Paths of Judgment. By Anne Douglas Sedgwick. (A. Constable and
Co. 6s.)—Miss Sedgwick in her new novel gives admirable pictures of two types of men,—types which we are apt to think the invention of the end of the nineteenth century, but which doubtless flourished quite as prosperously in earlier days, though under different aliases. One of these types is the elderly affected litterateur, who to make the picture complete is by no means a literary success, and the other the brilliant, irresponsible youth who dabbles buoyantly in the arts, and whose innate vulgarity is betrayed in his deeds rather than in his manners. As the two specimens of these irritating types are respectively the father and the husband of the heroine, it may be imagined that the novel is not particularly cheerful reading ; and in the end a note of tragedy is sounded. Miss Sedgwick's books are generally more distin- guished for their character-drawing than for their plots, and Paths of Judgment is no exception. All the persons of the story are very clearly drawn, even the minor characters leaving tin. usually distinct impressions on the mind of the reader.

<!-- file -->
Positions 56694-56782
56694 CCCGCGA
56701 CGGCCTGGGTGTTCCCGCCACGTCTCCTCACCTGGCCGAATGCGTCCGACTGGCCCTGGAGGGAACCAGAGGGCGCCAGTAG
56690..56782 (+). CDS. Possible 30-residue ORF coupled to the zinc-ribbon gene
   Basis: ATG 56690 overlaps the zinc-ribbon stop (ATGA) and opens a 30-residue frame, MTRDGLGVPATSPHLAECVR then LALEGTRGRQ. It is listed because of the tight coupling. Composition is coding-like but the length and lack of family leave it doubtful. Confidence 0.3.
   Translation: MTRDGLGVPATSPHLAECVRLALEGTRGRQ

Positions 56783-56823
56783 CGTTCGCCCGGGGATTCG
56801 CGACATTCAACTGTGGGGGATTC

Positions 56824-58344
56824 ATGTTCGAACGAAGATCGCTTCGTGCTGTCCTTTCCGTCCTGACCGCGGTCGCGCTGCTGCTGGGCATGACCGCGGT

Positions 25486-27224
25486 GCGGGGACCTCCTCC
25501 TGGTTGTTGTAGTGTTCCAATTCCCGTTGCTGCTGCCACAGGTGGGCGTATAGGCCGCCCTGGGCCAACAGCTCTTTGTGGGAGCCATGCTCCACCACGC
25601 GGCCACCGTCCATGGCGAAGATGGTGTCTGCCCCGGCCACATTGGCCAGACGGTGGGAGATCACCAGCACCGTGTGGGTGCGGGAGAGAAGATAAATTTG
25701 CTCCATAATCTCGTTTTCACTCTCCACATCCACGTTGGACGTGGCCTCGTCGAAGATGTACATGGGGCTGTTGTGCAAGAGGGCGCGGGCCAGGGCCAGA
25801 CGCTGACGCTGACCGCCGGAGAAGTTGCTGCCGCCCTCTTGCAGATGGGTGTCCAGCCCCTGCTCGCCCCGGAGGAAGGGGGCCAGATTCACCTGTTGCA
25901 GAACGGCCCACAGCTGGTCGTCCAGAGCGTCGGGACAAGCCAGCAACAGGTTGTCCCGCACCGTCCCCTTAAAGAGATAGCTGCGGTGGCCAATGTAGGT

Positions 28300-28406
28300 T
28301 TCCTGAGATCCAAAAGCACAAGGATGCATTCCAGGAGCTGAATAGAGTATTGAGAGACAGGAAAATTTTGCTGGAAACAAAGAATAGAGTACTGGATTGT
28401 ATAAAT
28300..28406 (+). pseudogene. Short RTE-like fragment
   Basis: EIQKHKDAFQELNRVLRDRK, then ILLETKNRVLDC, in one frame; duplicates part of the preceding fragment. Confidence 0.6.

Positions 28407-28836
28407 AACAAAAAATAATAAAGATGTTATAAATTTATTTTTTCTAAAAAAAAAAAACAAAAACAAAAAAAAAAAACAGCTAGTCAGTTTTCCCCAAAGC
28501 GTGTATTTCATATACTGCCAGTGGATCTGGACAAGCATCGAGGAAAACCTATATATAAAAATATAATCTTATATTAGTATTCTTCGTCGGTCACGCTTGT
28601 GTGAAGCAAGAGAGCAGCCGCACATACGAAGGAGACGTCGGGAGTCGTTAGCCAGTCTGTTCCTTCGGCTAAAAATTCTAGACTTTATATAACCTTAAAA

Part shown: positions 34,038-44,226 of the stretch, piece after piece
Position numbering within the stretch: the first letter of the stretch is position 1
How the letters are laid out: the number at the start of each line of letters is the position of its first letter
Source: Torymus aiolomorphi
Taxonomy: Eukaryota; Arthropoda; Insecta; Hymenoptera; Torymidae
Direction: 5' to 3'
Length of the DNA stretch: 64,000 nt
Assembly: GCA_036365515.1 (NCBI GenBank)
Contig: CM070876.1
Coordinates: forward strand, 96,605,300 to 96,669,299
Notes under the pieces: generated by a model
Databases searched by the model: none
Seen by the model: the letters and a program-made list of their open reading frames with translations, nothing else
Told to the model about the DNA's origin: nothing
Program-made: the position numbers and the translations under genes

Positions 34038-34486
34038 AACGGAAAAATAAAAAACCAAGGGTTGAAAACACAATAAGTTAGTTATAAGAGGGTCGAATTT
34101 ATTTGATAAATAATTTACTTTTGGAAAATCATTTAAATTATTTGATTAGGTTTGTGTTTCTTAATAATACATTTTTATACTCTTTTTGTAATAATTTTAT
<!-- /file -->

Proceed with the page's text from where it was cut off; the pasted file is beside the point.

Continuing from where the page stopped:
C URRENT LITERAT (IRE.